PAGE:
Last April, Sebastian Thrun explained why we need driverless cars in a great TED talk, but even though it’s clear that automated driving is a lot safer and more convenient, it’s also clear that social stigmas and legal issues will require automation to happen incrementally, in probably three phases:
In a few years, we might see some enhanced version of cruise control that actually controls the car during cruise conditions on the highway. Then during traffic, and finally in the city. All requiring an alert driver of course, to shoulder the blame if anything should go wrong.
About a month ago, a version of that first phase was successfully tested: a self-driving caravan of cars – a “road train” that roams the highways, which cars can join and leave at will, and which controls the car as long as it’s virtually attached to the caravan. And last week, Ford announced that in five years, the second phase will come to fruition, via a technology they’re calling Traffic Jam Assist.
The idea is that the car will drive by itself in traffic jams on highways — at low speeds on limited-access roads with well-marked lanes, and devoid of people and animals. It will accomplish this with sensors that self-parking cars already have on board: cameras, sonar and radar. They enable behaviors like adaptive cruise control — in which the car can slow down and speed up based on the car in front of it — and lane-keep assistance that prevents the car from drifting out of its lane. Put these together, and the car can drive itself until you have to change lanes.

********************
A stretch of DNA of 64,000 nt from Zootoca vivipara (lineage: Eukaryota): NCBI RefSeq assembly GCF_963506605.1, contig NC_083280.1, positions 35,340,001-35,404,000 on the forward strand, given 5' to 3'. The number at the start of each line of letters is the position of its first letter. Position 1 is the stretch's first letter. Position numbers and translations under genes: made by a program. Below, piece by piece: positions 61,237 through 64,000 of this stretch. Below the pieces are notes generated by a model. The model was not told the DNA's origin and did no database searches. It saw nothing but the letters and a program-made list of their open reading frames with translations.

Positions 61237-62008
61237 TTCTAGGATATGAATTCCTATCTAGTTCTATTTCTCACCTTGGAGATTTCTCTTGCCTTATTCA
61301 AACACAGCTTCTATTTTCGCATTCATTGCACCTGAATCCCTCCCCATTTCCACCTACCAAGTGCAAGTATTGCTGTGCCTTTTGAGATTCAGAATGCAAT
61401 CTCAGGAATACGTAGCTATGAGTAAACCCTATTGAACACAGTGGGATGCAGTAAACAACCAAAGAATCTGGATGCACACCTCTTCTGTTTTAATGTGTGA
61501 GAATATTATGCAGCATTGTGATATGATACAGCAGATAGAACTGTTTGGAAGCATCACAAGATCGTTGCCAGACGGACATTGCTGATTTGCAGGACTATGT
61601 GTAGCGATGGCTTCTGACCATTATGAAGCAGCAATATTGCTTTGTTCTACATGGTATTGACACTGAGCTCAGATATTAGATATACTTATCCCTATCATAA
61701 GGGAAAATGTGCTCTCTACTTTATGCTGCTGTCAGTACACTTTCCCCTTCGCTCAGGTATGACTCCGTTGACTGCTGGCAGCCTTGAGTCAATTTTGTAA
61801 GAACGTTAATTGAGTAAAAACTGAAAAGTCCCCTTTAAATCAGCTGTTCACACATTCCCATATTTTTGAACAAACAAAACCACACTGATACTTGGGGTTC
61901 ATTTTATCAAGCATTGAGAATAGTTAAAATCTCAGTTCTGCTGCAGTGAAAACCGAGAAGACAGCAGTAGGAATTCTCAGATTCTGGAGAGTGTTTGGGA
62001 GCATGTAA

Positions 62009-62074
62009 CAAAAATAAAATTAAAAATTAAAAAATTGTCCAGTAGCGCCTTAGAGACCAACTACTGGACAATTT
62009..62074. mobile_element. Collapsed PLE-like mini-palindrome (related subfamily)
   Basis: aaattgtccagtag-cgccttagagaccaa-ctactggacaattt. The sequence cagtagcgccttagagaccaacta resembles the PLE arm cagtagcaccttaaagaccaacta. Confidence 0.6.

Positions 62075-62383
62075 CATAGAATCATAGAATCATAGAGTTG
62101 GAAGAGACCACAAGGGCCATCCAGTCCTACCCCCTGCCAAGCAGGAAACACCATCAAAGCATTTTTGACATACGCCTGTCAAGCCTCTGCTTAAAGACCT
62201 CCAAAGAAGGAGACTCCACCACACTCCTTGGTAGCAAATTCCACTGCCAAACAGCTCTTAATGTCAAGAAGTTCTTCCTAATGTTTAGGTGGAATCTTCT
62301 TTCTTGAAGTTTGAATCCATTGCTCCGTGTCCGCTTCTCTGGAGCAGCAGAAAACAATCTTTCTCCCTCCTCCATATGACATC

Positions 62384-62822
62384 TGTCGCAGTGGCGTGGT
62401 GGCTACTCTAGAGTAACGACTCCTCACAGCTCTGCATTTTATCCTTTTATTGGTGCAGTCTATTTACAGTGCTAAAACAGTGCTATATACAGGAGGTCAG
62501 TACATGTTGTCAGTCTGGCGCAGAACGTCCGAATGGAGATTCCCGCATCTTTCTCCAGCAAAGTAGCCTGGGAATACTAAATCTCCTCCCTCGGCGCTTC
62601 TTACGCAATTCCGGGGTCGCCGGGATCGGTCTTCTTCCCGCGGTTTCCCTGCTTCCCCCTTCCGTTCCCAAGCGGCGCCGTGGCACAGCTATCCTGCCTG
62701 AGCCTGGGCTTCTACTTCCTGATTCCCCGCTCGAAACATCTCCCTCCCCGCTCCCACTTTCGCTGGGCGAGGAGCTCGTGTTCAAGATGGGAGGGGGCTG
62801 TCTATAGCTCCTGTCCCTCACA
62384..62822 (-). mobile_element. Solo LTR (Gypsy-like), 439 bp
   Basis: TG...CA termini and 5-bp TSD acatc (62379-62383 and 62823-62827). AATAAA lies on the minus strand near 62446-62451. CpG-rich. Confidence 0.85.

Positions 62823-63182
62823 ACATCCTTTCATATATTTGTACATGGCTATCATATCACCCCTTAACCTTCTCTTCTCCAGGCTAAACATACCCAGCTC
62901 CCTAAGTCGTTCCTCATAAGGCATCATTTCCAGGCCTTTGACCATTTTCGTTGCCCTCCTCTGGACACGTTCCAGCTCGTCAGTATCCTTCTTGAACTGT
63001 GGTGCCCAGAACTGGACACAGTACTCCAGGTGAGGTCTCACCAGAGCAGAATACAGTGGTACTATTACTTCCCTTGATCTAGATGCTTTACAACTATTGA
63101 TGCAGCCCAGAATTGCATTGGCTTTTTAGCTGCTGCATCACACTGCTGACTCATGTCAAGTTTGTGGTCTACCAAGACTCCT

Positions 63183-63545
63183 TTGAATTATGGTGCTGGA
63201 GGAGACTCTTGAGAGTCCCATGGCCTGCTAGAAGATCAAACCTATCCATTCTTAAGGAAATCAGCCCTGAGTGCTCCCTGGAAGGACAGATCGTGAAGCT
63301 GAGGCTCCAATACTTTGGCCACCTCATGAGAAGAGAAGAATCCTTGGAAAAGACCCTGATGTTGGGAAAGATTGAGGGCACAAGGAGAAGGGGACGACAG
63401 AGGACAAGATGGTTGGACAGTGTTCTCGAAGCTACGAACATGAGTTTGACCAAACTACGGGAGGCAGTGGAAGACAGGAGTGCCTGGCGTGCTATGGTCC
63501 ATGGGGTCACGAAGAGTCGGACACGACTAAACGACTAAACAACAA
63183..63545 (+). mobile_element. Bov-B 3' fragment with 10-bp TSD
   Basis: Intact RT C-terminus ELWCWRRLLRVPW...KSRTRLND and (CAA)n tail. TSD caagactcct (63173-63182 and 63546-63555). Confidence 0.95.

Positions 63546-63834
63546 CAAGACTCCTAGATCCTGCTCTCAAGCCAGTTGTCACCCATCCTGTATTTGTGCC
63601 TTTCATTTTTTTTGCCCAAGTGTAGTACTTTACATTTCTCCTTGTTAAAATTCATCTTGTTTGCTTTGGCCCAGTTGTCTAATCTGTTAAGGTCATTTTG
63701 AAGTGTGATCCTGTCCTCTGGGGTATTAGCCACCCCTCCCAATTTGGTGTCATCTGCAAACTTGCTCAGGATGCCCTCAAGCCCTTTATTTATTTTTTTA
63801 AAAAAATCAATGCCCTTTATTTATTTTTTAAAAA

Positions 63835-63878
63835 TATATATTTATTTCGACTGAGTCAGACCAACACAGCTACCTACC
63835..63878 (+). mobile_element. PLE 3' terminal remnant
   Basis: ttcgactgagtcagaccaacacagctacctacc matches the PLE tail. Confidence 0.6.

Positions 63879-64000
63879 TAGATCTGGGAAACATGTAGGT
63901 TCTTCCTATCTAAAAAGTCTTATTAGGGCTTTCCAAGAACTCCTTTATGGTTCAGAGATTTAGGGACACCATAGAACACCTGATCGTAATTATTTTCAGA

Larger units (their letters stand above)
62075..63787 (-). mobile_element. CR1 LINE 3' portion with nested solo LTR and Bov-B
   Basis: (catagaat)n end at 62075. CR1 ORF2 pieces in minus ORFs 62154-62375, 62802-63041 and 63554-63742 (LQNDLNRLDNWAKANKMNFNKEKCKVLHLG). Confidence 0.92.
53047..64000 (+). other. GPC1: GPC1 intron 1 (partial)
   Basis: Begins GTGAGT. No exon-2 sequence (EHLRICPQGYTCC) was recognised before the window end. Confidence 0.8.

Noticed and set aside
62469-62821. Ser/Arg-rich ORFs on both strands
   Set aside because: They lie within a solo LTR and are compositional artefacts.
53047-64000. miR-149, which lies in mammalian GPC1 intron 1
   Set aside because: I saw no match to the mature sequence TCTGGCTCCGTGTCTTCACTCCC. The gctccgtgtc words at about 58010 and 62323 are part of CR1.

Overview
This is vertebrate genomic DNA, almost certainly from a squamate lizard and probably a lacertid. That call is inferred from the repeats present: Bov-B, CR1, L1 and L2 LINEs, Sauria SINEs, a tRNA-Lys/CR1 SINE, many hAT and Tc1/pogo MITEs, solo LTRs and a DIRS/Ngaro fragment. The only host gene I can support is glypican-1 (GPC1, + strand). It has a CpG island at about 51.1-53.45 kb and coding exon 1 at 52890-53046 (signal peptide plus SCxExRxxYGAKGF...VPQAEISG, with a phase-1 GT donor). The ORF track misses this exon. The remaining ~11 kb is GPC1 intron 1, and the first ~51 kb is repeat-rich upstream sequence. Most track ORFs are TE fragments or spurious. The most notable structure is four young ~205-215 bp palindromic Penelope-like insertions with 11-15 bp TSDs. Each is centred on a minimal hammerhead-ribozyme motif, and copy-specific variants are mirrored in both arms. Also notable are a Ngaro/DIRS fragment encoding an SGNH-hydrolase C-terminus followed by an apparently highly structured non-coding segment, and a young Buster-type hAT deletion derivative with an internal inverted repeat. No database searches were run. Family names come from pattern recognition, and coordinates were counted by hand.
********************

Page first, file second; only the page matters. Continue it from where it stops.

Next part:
The highway limitation is there no doubt to avoid legal issues: if a bicyclist gets hit by a driver who claims the car was driving, even if the driver is proven wrong, the PR damage to Ford will already be done — much as what happened to Toyota amid the “unintended acceleration” scandal of 2009. But after a period of public adjustment to the idea — and some off-highway use by more risk-tolerant drivers — the highway limitation will probably be dropped, followed in a few years by a new feature which will enable the car to change lanes and make turns. If Ford sticks to its timeline for this second phase, it seems plausible that third-phase, fully autonomous vehicles will be available by 2025. Although, the driver will likely still have to technically be “in control” of the car.
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- Toyota Is Making A Driverless Prius
- Driverless Cars Now Legal For Test Driving In Nevada